I was browsing the web and an interesting effect caught my eye on a website. It’s a custom link underline effect that is using hardcoded SVG.

I asked my self: “Can I make this dynamically and randomly with SVG?” Franky, I was afraid at first, as my knowledge in Javascript is basic and I don’t know how to draw SVG <path>s in code.

I decided to read about SVG <path>s from MDN. The resource is highly recommended for anyone interested to learn more about how paths are drawn.

Proof of Concept

The type of the path I need for the effect is called Quadratic. As per MDN:

It requires one control point which determines the slope of the curve at both the start point and the end point.

For the path design, it should behave like this:

I went to Adobe Illustrator to show you how this works. Notice how I’m dragging only one point to control the shape of the path.

With that in hand, let’s move into code and draw a path manually.

<svg width="400" height="35" xmlns="http://www.w3.org/2000/svg">
    <path id="pathItem"
        d="M5 5 Q 30 15 170 5"
        stroke="black"
        fill="transparent"
        stroke-width="7"
        stroke-linecap="round"/>
</svg>

Path data: d="M5 5 Q 30 15 170 5"

In plain English, it means: Move to point (5, 5), then add the slope point at (30, 15), Move to the point (170, 5).

Here is an illustration that shows the points, and how the path is being drawn based on them.

As a first test, I need to check how can I control the path length. The x value in the end point (170, 5) is responsible for the path length, so I will modify it with Javascript.

The code used is quite simple, here it is:

input.addEventListener('input', function () {
    var pathEnd = input.value;
    var newPath = `M5 5 Q 30 15 ${pathEnd} 5`;
    pathItem.setAttribute('d', newPath);
});

Path Randomness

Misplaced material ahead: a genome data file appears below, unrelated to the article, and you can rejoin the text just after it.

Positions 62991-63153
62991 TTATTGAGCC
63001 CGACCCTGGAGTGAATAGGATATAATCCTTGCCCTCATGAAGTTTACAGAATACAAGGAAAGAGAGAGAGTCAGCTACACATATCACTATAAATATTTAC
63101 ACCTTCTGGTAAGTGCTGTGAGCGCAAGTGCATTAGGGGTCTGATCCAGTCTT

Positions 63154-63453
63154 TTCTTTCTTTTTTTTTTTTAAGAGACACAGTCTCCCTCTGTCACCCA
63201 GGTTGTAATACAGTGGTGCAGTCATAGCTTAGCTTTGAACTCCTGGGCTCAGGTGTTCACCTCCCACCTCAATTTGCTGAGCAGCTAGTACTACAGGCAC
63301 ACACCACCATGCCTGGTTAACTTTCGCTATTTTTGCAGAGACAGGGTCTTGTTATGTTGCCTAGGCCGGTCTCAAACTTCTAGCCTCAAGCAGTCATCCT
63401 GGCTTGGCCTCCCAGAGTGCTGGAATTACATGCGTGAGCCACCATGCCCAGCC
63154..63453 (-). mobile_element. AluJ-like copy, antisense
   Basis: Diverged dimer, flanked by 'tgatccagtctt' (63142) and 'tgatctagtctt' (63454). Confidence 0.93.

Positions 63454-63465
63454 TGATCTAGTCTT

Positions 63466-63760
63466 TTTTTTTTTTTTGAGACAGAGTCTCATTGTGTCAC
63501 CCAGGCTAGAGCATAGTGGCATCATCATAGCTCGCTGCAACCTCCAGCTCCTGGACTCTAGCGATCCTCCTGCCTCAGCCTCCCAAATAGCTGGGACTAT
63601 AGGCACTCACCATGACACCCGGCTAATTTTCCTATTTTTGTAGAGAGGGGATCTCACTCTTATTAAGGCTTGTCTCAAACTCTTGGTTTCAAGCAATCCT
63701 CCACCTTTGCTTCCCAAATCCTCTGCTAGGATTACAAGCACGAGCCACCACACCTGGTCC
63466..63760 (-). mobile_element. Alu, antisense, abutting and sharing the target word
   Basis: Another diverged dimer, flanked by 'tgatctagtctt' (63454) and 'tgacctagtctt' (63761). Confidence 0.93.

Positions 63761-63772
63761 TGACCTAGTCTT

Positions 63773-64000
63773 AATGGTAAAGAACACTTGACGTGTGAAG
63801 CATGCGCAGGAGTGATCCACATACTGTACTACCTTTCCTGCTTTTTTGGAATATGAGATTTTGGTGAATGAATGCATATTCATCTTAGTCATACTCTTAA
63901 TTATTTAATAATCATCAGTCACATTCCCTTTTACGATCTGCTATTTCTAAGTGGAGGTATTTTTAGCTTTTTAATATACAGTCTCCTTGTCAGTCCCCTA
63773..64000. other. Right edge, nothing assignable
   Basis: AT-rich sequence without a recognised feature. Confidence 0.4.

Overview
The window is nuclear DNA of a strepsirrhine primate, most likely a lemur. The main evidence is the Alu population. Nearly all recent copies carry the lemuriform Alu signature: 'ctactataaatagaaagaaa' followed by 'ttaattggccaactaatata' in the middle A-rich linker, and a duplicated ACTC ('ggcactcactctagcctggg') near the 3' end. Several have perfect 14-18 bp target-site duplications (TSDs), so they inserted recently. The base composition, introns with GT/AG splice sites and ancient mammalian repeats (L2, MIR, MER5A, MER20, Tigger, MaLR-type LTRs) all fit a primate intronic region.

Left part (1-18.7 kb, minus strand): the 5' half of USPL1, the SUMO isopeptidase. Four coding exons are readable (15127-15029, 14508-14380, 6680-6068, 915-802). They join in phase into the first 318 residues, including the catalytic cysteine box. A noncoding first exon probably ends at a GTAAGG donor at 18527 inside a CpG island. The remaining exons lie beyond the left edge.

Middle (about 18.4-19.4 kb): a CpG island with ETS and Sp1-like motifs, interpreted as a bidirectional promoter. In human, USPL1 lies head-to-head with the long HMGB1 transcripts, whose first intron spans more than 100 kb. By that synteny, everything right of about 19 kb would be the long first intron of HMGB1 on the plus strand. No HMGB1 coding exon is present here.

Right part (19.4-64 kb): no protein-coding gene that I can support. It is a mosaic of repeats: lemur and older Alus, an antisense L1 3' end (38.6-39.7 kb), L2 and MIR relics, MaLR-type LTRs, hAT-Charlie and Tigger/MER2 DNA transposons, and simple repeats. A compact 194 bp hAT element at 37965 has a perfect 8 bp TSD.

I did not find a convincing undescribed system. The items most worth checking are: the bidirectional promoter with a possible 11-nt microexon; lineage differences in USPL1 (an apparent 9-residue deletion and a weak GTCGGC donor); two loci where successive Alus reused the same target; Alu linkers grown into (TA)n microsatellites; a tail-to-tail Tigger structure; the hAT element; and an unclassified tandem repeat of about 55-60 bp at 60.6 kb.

Next step is to test how to randomize a path. I thought about setting minimum and maximum values for the start, the end, and the middle points. That way, the random result will be within the limits.

var moveYMin = 5;
var moveYMax = 12;

var curveXMin = 20;
var curveXMax = 100; /* Will be replaced with the width of the link */
var curveYMin = 5;
var curveYMax = 20;

var endYMin = 5;
var endYMax = 10;

randomize.addEventListener('click', function () {
    var moveY = Math.floor(Math.random() * (moveYMax - moveYMin)) + moveYMin;
    var curveX = Math.floor(Math.random() * (curveXMax - curveXMin)) + curveXMin;
    var curveY = Math.floor(Math.random() * (curveYMax - curveYMin)) + curveYMin;
    var endY = Math.floor(Math.random() * (endYMax - endYMin)) + endYMin;

    var newPath = `M5 ${moveY} Q ${curveX} ${curveY} 170 ${endY}`;

    randomPath.setAttribute('d', newPath);
});

First Demo

<ul class="c-nav">
      <li class="c-nav__item"><a href="#">News & Politics</a></li>
      <li class="c-nav__item"><a href="#">Culture</a></li>
      <li class="c-nav__item"><a href="#">Technology</a></li>
      <li class="c-nav__item"><a href="#">Business</a></li>
      <li class="c-nav__item"><a href="#">Human Interest</a></li>
</ul>

I need to insert an SVG under each link. Here is a summary of what I want to do:

1) Loop through all links.

var links = document.querySelectorAll('.c-nav__item a');

links.forEach(function (link) {
    var linkWidth = parseInt(link.offsetWidth);
    var svg = createSVG(linkWidth);
    insertAfter(svg, link);
});

2) Create an SVG with a width equal to the link.

function createSVG(linkWidth) {
    const svg = document.createElementNS("http://www.w3.org/2000/svg", "svg");
    svg.setAttribute("width", linkWidth);
    svg.setAttribute("height", "20");

    const path = document.createElementNS("http://www.w3.org/2000/svg", "path");
    var pathD = randomizePath(linkWidth);

    path.setAttribute("d", pathD);
    path.setAttribute("fill", "transparent");
    path.setAttribute("stroke", "lightgrey");
    path.setAttribute("stroke-width", "7");
    path.setAttribute("stroke-linecap", "round");

    svg.appendChild(path);

    return svg;
}

3) Insert a random path to the SVG.

function randomizePath(linkWidth) {
    var moveYMin = 5;
    var moveYMax = 12;
    var curveXMin = 20;
    var curveXMax = linkWidth; /* Width of the link */
    var curveYMin = 5;
    var curveYMax = 20;
    var endYMin = 5;
    var endYMax = 10;
    var moveY = Math.floor(Math.random() * (moveYMax - moveYMin)) + moveYMin;
    var curveX = Math.floor(Math.random() * (curveXMax - curveXMin)) + curveXMin;
    var curveY = Math.floor(Math.random() * (curveYMax - curveYMin)) + curveYMin;
    var endY = Math.floor(Math.random() * (endYMax - endYMin)) + endYMin;

    var newPath = `M5 ${moveY} Q ${curveX} ${curveY} ${linkWidth - 7} ${endY}`;

    return newPath;
}

4) Insert the whole SVG below the <a> element.

    var svg = createSVG(linkWidth);
    insertAfter(svg, link);